Researchers from the Max Planck Institute for Marine Microbiology in Bremen have made a groundbreaking discovery in the production of methane by bacteria. Methane is a potent greenhouse gas that contributes significantly to global warming. In the past, it was believed that methane was mostly produced by microorganisms in oxygen-deprived environments. However, researchers have now found that certain bacteria are capable of producing methane aerobically, i.e., in the presence of oxygen.
These bacteria produce methane as a byproduct during their acquisition of phosphorus, a crucial nutrient that is scarce in the sea. By using special enzymes, these bacteria can release phosphorus from organic compounds. The researchers have focused their study on investigating bacterial methane production in the surface water off the coast of Barbados in the Western Tropical North Atlantic.
Contrary to previous beliefs, the researchers found that methane production was highest near the water surface, where oxygen is abundant. However, they were also able to detect methane at depths of up to 200 meters, despite there being enough phosphate available for the bacteria, meaning they wouldn’t need to use methylphosphonate to acquire phosphorus.
The types of bacteria responsible for methane production also varied with depth. The cyanobacterium Trichodesmium, a known marine primary producer, dominated methane production at the surface. In the deeper waters, Alphaproteobacteria were found to be predominant. These findings challenge the previous understanding of methane production in oxygenated waters and highlight the need for further research in this area.
The researchers also discovered that by utilizing methylphosphonate as an alternative phosphorus source, the bacteria are able to fix more carbon in the surface water compared to relying solely on phosphate. This allows them to remove significant amounts of carbon dioxide from the atmosphere, underscoring the ecological importance of phosphonates in the carbon cycle of nutrient-poor ocean regions.
However, while these microorganisms capture carbon dioxide, they also release methane, which is a much more potent greenhouse gas. This raises concerns about the overall impact of aerobic methane production on greenhouse gas emissions from the sea.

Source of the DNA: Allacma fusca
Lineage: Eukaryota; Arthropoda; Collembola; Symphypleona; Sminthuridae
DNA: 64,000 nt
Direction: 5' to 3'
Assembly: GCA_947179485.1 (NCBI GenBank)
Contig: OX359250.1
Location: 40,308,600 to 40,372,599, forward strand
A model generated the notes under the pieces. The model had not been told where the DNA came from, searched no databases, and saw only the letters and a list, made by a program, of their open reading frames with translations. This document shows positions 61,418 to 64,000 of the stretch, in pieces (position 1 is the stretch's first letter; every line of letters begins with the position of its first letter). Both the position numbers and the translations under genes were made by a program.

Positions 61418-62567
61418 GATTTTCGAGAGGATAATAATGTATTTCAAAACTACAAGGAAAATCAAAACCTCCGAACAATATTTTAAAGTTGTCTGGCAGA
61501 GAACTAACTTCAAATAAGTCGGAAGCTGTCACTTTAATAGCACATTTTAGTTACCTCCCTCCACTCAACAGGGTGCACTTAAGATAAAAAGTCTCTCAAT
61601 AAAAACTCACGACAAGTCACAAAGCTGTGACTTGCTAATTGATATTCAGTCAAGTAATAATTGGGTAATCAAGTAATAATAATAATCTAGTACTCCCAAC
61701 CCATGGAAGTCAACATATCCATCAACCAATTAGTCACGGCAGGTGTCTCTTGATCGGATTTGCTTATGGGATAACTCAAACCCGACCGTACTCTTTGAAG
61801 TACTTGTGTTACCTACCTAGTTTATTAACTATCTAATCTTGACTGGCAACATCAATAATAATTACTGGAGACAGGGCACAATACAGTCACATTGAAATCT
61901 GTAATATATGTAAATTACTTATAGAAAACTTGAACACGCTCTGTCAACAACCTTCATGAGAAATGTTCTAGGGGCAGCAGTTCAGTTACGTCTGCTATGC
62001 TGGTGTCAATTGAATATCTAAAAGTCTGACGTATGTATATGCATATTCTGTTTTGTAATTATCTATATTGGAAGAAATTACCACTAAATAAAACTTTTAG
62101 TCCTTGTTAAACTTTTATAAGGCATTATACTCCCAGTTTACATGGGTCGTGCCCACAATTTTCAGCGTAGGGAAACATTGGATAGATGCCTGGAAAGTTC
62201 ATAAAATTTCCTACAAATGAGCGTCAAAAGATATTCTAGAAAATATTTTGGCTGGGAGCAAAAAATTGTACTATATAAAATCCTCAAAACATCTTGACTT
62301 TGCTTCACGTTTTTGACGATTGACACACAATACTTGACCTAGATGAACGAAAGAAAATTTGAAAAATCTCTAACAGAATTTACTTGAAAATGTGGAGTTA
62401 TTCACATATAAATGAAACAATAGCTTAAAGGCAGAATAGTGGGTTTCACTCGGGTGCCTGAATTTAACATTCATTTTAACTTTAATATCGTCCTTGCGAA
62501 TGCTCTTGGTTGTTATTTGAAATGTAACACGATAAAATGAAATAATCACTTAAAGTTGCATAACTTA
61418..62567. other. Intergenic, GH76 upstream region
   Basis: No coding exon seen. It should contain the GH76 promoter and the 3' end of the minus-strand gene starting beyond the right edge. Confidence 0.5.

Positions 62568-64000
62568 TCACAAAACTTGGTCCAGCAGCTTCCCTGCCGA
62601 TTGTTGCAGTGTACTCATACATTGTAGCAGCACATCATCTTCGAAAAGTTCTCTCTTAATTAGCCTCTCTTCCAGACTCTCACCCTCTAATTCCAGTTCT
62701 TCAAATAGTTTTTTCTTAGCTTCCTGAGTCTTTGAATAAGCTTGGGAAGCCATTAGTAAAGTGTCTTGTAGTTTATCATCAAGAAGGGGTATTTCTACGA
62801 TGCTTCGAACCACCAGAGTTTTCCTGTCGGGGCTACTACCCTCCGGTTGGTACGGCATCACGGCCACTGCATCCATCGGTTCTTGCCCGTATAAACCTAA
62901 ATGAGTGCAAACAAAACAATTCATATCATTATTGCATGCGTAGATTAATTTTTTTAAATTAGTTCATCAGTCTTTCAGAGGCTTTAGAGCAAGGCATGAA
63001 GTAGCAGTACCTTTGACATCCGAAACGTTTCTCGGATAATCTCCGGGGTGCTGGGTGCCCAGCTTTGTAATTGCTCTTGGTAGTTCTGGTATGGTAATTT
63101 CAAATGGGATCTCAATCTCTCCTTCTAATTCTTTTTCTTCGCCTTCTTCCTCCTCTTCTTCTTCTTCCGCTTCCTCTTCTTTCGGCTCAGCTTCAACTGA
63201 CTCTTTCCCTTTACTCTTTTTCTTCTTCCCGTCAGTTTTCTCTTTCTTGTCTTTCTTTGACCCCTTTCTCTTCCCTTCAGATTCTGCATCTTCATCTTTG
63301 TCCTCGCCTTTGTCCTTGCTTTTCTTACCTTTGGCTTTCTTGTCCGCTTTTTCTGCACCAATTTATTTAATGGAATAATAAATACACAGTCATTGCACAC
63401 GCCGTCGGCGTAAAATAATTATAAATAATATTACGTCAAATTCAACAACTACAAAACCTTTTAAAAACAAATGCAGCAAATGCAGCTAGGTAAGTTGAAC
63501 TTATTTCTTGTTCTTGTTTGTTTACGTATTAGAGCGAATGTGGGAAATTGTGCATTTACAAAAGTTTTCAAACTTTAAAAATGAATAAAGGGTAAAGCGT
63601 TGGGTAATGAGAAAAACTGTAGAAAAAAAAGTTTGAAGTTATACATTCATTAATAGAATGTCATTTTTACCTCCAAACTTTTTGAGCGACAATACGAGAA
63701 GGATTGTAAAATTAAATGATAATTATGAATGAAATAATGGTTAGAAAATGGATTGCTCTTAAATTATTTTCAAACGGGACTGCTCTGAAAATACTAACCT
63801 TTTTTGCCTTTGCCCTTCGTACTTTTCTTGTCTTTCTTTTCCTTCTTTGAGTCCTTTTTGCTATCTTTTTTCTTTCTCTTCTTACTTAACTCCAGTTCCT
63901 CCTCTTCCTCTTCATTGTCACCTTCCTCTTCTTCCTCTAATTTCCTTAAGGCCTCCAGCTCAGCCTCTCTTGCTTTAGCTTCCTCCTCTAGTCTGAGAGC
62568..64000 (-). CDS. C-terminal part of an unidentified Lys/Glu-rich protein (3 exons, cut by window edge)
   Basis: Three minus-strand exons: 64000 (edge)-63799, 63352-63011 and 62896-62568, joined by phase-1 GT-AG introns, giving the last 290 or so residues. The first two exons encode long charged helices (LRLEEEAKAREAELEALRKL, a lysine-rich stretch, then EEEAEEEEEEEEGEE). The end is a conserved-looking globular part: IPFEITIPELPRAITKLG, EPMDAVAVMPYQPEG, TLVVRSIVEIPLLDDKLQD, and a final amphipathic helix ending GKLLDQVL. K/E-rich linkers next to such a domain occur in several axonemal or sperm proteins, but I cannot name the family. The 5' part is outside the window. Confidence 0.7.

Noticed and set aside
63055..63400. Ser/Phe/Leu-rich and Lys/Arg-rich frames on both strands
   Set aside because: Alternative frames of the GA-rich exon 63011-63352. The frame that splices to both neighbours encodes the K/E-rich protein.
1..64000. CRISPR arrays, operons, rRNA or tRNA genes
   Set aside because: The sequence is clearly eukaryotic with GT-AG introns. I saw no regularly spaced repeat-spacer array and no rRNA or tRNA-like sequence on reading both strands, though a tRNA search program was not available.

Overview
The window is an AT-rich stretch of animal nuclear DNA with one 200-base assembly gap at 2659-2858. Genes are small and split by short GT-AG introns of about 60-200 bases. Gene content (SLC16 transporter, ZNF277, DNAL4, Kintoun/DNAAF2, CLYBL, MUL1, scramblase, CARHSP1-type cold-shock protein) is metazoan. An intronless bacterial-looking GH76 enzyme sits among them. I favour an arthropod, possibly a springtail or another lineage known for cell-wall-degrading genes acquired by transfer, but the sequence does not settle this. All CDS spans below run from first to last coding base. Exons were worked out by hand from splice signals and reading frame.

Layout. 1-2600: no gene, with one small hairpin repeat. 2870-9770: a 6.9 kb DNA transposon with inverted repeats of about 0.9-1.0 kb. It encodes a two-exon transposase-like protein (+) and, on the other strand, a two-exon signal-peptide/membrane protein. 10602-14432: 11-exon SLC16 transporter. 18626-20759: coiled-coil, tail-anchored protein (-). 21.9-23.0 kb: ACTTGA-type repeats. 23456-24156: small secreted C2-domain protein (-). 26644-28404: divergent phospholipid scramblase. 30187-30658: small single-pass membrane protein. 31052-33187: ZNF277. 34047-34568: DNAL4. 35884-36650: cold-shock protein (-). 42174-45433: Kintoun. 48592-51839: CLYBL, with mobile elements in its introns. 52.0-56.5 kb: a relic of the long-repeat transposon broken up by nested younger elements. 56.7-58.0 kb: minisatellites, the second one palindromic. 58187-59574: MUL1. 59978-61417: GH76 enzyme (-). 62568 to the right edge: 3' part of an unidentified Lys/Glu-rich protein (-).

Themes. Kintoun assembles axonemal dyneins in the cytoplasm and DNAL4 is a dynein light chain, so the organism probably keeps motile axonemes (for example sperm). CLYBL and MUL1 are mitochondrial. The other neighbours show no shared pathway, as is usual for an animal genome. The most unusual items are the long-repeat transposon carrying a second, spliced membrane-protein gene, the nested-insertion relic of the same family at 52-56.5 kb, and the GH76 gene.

The study’s findings suggest that methane production in oxygen-saturated water columns, once considered impossible, may be more prevalent than previously thought. Since the bacteria responsible for methane production are present in all oceans, the methane produced from methylphosphonate likely contributes significantly to the release of greenhouse gases from phosphate-poor environments.
It remains unclear how much methane is released into the environment as it depends on the ratio of production and oxidation. Furthermore, the exact sources and sinks of methane in the ocean are still not fully understood. As climate change continues, it is anticipated that aerobic methane production will increase due to the scarcity of phosphate caused by ocean warming and stronger stratification of the water column.
To predict and mitigate future changes in the release of climate-relevant gases, it is crucial to further research the processes involved and the determining factors. By gaining a deeper understanding of how aerobic methane production occurs, scientists have a better chance of predicting and addressing its negative effects on global warming. Continued research in this field is vital for effective climate change mitigation strategies.